Using Neuroscience To Help Addicts Kick the Habit

A Pakistani heroin addict holds a syringe

Photo by BEHROUZ MEHRI/AFP/Getty Images

Over the last few months, media outlets like the New York Times and the Scientist have hosted discussions about whether vaccines could one day help addicts stay clean. Unlike childhood inoculations, an anti-addiction shot would be given to people with serious addictions, rather than as a preventative measure. While the idea has its detractors, addicts who don’t respond to traditional treatments in rehab or with AA meetings are eager to try a new, science-based method to fight their demons.

Now another approach is entering the fray. It’s early days yet—very early—but Baylor University’s David Eagleman, a neuroscientist, and Virginia Tech’s Stephen LaConte, a neuroimaging expert, hope to use fMRI scanners to help addicts understand their cravings and learn how to fight them.

I spoke to Eagleman at Ciudad de las Ideas in Puebla, Mexico, after he gave a talk about possibilianism, his theory that we have too much scientific evidence to accept most religious traditions, but too little proof to reject the idea of a deity entirely. Eagleman described the pilot experiment he and LaConte carried out recently to investigate their theory that addicts could, essentially, learn how to retrain their brains to resist cravings—for drugs, but also for child pornography and other dangerous addictions.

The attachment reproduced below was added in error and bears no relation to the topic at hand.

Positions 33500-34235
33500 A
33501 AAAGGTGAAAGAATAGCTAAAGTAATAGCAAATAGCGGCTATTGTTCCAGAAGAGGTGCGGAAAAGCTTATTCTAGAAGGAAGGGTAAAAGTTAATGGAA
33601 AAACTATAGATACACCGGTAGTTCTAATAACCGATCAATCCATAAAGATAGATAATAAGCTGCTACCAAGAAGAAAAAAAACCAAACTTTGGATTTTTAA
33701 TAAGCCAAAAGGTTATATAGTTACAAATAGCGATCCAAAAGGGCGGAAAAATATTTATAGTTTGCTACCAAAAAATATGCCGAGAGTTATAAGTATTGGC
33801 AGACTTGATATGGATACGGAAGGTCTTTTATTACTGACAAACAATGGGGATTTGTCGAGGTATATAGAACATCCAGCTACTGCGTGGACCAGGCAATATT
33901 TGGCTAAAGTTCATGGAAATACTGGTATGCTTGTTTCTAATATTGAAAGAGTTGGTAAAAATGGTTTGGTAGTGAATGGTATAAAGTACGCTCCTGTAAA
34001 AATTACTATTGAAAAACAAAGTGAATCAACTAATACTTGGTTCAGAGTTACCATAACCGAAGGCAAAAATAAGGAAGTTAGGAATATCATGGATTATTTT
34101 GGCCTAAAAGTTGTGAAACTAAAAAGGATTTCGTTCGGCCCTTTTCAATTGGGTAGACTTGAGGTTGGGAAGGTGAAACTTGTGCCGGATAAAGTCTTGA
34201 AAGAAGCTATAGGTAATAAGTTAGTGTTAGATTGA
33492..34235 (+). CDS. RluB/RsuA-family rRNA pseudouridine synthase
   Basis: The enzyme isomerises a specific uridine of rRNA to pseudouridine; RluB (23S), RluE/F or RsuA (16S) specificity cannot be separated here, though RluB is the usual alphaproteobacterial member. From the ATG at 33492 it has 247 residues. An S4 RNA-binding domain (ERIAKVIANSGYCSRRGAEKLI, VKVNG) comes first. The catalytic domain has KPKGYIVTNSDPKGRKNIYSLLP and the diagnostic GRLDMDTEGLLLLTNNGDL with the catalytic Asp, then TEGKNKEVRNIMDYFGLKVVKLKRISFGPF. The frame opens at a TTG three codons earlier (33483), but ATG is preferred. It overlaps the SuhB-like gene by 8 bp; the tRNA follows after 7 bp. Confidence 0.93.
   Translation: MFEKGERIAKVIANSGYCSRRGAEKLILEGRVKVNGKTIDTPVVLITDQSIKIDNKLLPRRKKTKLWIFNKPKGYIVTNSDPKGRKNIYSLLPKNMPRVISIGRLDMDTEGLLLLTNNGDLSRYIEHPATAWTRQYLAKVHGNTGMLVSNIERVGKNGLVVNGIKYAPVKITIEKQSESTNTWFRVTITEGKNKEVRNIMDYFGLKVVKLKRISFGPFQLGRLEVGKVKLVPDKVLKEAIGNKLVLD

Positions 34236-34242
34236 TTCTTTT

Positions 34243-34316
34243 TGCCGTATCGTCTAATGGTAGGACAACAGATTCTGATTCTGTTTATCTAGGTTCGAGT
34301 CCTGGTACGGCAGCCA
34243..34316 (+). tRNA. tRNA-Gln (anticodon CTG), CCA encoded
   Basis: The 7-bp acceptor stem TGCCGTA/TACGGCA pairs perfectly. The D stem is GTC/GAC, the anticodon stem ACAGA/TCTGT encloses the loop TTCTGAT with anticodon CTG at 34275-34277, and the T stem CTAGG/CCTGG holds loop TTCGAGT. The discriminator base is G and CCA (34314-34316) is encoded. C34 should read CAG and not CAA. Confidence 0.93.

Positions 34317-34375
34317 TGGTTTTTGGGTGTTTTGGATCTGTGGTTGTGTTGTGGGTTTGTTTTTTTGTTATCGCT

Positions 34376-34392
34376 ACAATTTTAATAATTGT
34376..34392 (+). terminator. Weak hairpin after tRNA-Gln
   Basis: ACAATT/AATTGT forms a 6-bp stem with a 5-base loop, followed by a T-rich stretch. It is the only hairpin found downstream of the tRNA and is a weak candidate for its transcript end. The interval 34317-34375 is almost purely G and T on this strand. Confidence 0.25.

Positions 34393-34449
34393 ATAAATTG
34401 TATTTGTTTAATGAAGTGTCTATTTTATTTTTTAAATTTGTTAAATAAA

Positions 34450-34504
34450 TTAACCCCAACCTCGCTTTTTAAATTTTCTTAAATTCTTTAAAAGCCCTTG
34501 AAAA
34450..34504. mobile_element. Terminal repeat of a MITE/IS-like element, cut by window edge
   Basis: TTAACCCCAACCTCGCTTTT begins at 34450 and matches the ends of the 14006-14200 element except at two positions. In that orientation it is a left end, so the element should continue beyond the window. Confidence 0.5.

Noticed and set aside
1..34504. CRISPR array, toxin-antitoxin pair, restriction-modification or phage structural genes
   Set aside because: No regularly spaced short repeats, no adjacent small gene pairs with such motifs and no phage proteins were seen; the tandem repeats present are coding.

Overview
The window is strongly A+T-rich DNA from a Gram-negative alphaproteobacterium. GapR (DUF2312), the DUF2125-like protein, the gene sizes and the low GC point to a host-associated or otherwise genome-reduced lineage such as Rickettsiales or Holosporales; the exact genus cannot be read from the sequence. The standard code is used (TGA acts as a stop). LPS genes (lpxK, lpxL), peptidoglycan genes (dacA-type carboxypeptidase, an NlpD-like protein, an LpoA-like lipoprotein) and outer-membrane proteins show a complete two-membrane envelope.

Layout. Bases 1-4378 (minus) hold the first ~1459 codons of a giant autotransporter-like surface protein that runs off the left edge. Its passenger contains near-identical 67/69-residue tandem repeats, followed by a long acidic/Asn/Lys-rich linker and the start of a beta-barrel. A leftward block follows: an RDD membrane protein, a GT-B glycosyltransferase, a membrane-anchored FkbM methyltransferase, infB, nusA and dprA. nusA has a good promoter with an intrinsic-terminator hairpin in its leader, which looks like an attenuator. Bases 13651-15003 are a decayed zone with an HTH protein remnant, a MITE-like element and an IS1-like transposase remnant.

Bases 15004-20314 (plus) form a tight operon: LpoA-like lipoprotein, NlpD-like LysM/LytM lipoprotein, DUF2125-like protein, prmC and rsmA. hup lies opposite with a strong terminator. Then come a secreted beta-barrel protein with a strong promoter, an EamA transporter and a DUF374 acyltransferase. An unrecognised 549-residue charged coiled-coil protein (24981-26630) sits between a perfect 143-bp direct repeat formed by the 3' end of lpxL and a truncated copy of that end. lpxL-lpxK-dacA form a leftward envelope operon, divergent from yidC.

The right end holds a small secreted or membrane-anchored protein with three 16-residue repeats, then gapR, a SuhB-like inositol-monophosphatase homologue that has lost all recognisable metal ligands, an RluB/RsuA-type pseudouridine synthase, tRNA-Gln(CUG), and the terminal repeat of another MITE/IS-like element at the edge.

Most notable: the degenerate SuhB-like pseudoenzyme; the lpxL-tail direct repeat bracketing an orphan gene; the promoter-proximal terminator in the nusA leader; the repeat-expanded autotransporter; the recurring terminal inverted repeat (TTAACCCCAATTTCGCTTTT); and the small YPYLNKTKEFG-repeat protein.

“Just last week, we actually scanned our first cocaine addict, who is someone who wants to quit but has not been able to. This has essentially ruined his life,” Eagleman says. He describes what happened:

We put him in the scanner … and we showed him pictures of cocaine. That activates the craving networks in his brain. We measured that on the fly, and we represented [the measurement] as a bar on the screen. His job is to make that bar go down. He’s getting visual representation of what’s happening inside his skull. It’s something you would not normally have conscious access to. … He was totally good at it. We said, “Now crave.” Bar goes up. “Now, do what you can to suppress your craving.” He got good at making the bar go down.

As an addict learns what thoughts make the cravings go down, Eagleman and LaConte hypothesize, he can build up his ability to resist, like working out a muscle. Eagleman calls it “the prefrontal gym.”

Now the pair hopes to try this out with other addicts and figure out whether the technique is replicable in the real world. If it works, it could complement the existing treatment techniques for addicts. Eagleman is particularly hopeful that it could help prisoners who, he says, usually know right from wrong but can’t resist the impulse to commit a crime. We may be getting ahead of ourselves here, but perhaps these innovative techniques could help reduce demand for illegal drugs in the United States. As Eagleman and I sit here in Mexico, home of a drug war between cartels vying to supply the U.S. with cocaine, marijuana, heroin, and other narcotics, it’s clear that anything that could dent the American craving for a high is worth investigating.